Fear and fundamentalist dogma

The Crucible - Arthur Miller, Christopher Bigsby

Many people debate which play would be considered to be the greatest play written by an American and to be honest this play comes pretty close. However, I am not a really big fan of American Literature (in the same way that I am not a really big fan of Australian Literature). I think it would be stretching it a bit to refer to American and Australian Literature as being colonial because I have a feeling that that form of literature is limited to British colonies that had not sufficiently created an identity for themselves, as opposed to Australia and America which in the mid to late 19th century certainly had their own identity (even though at that time Australia was still referred to as 'The Colony').

This play is set during the Salem witch trials that occurred during the early colonial period of the United States (or its precursor) and is a play about what happens when fear takes hold of us to a point that we begin to suspect innocent people of being guilty of committing hideous crimes. This is the main theme that Miller was exploring because at the time of its writing the United States was going through a period known as Macarthyism, a time where pretty much anybody and everybody could be accused of being a communist spy and found guilty on the flimsiest of evidence. In a way Joseph McCarthy's actions were very similar to the actions of the people that were behind the Salem witch trials.

Some people seemed to be surprised that the events that occurred in this play were real events (and have even produced links to the Wikipedia article). Personally, I am not surprised that such events occurred (and since I have been a student of American history, I had heard of that particular period). The thing is that the setting and the culture of the colony would no doubt eventually give rise to such hysteria. Witch trials had been occurring in Europe for well over three hundred years (I cannot be accurate on the dates since I am currently sitting in a plane at 30,000 feet, and while this plane does have internet access, my computer is not set up to access it, and even if it was, I suspect that it would be hideously expensive, so I am happy to go without).

What we had in Salem was a Puritan colony that pretty much existed at the edge of Western Civilisation. To the colonists at the time the original inhabitants of the land were little more than pagan devil worshippers and as such there was no doubt a fear that their haven of puritanical Christianity was in danger of being influenced by the practices of these inhabitants. As such, they did their best to keep themselves pure (as they had originally fled Europe due to being persecuted for practising their own form of religion). In a way, the Puritans were an early form of fundamentalist, though I do not actually believe that there is such as thing as an early fundamentalist because fundamentalists tend to be closed minded in their thinking and that easily crosses the boundaries of sects, denominations, and religions.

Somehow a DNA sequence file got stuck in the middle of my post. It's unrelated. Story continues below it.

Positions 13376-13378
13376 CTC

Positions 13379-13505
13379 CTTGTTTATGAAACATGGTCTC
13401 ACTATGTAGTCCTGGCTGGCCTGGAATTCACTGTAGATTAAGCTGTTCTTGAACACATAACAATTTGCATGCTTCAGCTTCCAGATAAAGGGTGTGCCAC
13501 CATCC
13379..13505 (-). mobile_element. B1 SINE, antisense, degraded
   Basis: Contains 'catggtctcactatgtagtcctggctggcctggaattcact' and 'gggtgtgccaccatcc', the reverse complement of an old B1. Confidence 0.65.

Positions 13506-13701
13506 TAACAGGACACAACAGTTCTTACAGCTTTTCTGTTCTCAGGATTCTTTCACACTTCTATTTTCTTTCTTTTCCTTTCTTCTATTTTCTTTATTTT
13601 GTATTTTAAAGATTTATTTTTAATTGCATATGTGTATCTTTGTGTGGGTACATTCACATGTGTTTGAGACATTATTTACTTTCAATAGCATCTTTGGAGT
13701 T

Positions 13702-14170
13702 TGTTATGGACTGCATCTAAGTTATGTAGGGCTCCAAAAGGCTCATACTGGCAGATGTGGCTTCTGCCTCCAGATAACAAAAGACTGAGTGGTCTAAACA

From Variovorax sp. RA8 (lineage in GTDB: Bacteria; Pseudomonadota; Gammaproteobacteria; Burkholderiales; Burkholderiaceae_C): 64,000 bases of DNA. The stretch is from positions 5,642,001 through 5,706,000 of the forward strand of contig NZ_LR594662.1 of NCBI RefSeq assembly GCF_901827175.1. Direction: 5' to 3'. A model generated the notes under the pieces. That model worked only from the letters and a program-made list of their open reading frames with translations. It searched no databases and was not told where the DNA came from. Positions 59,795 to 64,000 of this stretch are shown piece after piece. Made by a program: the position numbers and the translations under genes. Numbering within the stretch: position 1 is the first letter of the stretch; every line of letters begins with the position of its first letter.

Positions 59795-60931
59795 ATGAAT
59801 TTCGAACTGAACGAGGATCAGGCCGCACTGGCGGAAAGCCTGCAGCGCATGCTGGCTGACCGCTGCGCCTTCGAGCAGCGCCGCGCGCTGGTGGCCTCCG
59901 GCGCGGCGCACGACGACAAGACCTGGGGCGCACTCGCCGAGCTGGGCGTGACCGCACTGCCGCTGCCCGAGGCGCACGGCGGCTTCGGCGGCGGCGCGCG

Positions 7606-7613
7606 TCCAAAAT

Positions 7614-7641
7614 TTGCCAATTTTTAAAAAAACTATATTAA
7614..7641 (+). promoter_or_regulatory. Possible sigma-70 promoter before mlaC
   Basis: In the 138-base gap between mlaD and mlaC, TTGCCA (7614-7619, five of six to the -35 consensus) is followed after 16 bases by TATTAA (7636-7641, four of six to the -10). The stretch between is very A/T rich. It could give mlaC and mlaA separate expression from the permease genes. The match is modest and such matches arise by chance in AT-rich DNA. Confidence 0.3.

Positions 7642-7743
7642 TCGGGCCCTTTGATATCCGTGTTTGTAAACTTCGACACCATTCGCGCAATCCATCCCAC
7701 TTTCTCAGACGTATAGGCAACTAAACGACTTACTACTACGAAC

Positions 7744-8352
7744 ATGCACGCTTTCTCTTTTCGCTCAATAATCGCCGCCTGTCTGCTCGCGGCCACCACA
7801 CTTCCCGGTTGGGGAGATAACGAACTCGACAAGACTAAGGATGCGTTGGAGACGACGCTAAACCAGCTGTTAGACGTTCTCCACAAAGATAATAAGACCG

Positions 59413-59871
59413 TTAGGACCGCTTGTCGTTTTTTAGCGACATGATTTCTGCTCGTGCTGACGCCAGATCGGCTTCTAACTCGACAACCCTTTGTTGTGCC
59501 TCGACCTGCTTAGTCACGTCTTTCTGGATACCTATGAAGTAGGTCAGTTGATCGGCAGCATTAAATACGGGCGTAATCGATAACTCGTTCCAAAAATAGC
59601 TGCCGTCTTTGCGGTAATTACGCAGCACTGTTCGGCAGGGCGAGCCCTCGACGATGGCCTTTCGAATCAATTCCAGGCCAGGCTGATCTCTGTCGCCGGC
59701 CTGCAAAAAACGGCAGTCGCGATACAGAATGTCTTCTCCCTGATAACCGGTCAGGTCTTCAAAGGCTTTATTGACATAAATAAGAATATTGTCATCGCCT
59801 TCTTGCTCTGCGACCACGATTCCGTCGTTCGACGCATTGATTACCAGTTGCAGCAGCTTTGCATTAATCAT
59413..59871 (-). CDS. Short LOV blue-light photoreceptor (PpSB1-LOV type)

Further, it is not necessary that it is a primitive reaction and ignorant understanding of the world because, as Miller subtly points out in writing this play when he did, the exact same thing was occurring in the United States at that time. Further, I have even been to churches where there is an intense fear of the outside world, and that we should only go out and interact with the outside world to bring people into the church, and that any prolonged contact with the outside world has the potential to undermine a person's faith. There is also the question of belief: any belief that moves away from a rigid doctrine is considered heresy and certain actions are banned (such as dancing) because such behaviour has the potential to damn the soul. As such, we come upon the sects who are referred to as 'fun-nazi's' because any form of fun opens us up to sin, and by opening ourselves up to sin opens ourselves up to damnation.

It is not just the Islamic world that is being threatened with the scourge of fundamentalism. Yes, it is true, that there are sects within Islam that consider any deviation from their strict domga to be heretical and members of these sects will kill anybody who steps outside of that doctrine. Further, there are countries were it is illegal to hold any other religion than the religion that is sanctioned by the state. However, while in the Western World we have embraced freedom of religion (which includes the freedom to have no religion whatsoever – if that is actually possible) there are those who rile against it and seek to undermine the freedom that many of us have fought for. There are those who argue that America (and Australia) were originally established as Christian nations and that the reason that we are facing the problems that we are now is because we have wondered from that heritage.

As if we did not face problems when a majority of the people still went to church. If that were the case there would never have been economic depressions, wars, diseases, and all other manner of disasters. I personally am opposed to any form of theocratic state because these states will no doubt end up looking like the community that we see with The Crucible. In a way The Crucible serves as a warning to us, as well as to the people at the time that it was written, and that is that any form of fundamentalism is a bad thing, whether it be religious fundamentalism as in the world of the Crucible, or economic fundamentalism, as we see assaulting us today, and that fundamentalism tends to create the idea of a devil, or a great evil, in an opposing force to make it seem much worse than it really is. To the people of Salem it was the original inhabitants of the land, to the people of the 1950s it was the communists, and today, in modern Australia, the Labor Party takes that role.

Source: http://www.goodreads.com/review/show/762057433